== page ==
The recent grand reopening of Cleveland’s Deer Park is just one of several completed projects aimed at improving the quality of life for city residents.And for many residents — whether they live …
The recent grand reopening of Cleveland’s Deer Park is just one of several completed projects aimed at improving the quality of life for city residents.
And for many residents — whether they live inside the city limits or outside in a rural spot of Bradley County — it is another reason to be thankful during this Thanksgiving season.
From the revamped Deer Park to the grand opening of the Casteel Greenway Connector to the grand opening of Tinsley Park Tennis Complex, the city’s project tick list is rapidly filling up with check marks, signifying their completion.
Just recently, Phase I of the Candies Creek Greenway, which will be constructed on the west side of Interstate 75 in Cleveland on the former site of Rolling Hills Golf Club, began when heavy equipment operators started working at the site.
The project will include a 1.1-mile pathway along the creek from the south side of Candies Lane near Inverness Drive to the west of where the creek passes under Interstate 75.
From there the greenway will cross the creek midway, incorporating the oldest steel truss bridge in the state, and terminate just before the creek meanders under Interstate 75, ultimately connecting the new Candy’s Creek Cherokee Elementary School to Fletcher Park, which will include a 5.5-mile pathway. It will also connect to Cleveland Middle School, as well as Westmore Church of God and Westwood Baptist Church.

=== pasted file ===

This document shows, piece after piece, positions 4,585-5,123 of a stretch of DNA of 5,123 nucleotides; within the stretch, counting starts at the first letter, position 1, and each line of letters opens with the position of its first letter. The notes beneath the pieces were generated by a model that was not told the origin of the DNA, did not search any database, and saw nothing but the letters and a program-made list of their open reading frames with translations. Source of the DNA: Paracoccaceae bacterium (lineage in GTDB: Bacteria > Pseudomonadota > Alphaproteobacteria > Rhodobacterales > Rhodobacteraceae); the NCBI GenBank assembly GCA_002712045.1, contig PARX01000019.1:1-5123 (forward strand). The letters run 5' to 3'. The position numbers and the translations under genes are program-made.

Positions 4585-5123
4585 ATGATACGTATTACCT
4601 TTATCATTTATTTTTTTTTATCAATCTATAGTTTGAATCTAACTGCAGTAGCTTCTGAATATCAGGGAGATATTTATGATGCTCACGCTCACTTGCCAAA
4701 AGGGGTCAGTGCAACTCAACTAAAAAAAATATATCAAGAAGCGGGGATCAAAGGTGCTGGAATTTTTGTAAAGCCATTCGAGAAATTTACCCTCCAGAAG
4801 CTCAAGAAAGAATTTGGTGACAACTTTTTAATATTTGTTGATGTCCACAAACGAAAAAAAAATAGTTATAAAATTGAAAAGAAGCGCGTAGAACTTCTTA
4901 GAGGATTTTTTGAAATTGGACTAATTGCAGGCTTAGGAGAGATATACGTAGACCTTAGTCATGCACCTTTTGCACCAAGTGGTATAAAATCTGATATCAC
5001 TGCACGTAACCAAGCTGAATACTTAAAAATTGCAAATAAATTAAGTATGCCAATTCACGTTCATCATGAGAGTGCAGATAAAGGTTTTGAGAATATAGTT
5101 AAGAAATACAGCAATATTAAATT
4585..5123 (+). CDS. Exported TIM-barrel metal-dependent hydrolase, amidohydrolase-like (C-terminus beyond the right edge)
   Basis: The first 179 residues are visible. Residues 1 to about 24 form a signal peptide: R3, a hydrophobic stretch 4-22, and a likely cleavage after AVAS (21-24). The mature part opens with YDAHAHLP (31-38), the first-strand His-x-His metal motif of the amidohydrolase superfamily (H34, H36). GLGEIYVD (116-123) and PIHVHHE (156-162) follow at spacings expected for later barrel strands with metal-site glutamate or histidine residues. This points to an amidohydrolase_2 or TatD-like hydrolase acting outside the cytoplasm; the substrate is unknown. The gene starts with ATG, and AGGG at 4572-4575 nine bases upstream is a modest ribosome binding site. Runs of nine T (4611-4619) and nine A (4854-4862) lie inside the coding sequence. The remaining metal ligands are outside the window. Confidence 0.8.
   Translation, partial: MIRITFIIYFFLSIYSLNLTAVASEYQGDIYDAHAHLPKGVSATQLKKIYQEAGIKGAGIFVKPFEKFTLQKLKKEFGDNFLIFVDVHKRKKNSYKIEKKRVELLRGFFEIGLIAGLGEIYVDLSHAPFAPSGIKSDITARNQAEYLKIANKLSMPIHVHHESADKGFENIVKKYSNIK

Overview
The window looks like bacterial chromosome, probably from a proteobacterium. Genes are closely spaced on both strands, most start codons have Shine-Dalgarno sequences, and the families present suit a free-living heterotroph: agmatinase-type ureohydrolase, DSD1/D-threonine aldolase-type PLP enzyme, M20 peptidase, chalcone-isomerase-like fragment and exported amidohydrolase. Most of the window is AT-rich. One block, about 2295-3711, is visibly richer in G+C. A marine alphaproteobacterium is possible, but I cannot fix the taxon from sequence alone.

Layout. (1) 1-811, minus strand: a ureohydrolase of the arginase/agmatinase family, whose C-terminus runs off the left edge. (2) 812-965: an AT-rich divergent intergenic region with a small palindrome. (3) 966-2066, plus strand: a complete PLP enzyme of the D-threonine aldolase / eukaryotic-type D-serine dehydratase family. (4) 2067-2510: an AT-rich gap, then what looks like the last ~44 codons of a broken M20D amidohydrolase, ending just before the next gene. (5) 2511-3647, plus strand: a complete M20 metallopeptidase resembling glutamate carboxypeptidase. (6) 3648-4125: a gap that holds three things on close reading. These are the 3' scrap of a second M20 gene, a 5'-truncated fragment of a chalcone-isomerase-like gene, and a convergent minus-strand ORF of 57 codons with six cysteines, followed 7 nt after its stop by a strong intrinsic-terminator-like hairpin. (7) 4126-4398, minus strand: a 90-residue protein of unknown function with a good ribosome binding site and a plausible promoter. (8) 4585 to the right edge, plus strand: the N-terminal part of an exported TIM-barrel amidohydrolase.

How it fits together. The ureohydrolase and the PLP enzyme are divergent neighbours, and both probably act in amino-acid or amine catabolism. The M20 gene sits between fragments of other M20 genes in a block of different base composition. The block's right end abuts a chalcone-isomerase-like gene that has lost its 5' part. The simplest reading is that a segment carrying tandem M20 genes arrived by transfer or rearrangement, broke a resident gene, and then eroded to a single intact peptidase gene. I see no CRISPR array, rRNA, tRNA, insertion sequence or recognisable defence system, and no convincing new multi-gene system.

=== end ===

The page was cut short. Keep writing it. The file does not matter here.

City Manager Joe Fivas told the Cleveland Daily Banner that city staff have worked long hours to get the projects from conceptualization to moving dirt.
“We have a strong plan and have been able to show progress,” he said.
Fivas also thanked the Cleveland City Council for their strong support.
The completed projects include:
• Tinsley Park Tennis Complex
• Public Safety Training Center
• Stuart School Park
• Fire Station No. 6
• Candy’s Creek Cherokee Elementary School
• Blythe-Oldfield Park
• 25th Street Welcome Sign
• Casteel Greenway Connector
• Home Depot Right-In/Right-Out
• Peerless Connector, Phase 1
• Frontage Road Connector
• Candy’s Creek Cherokee Elementary School turn lane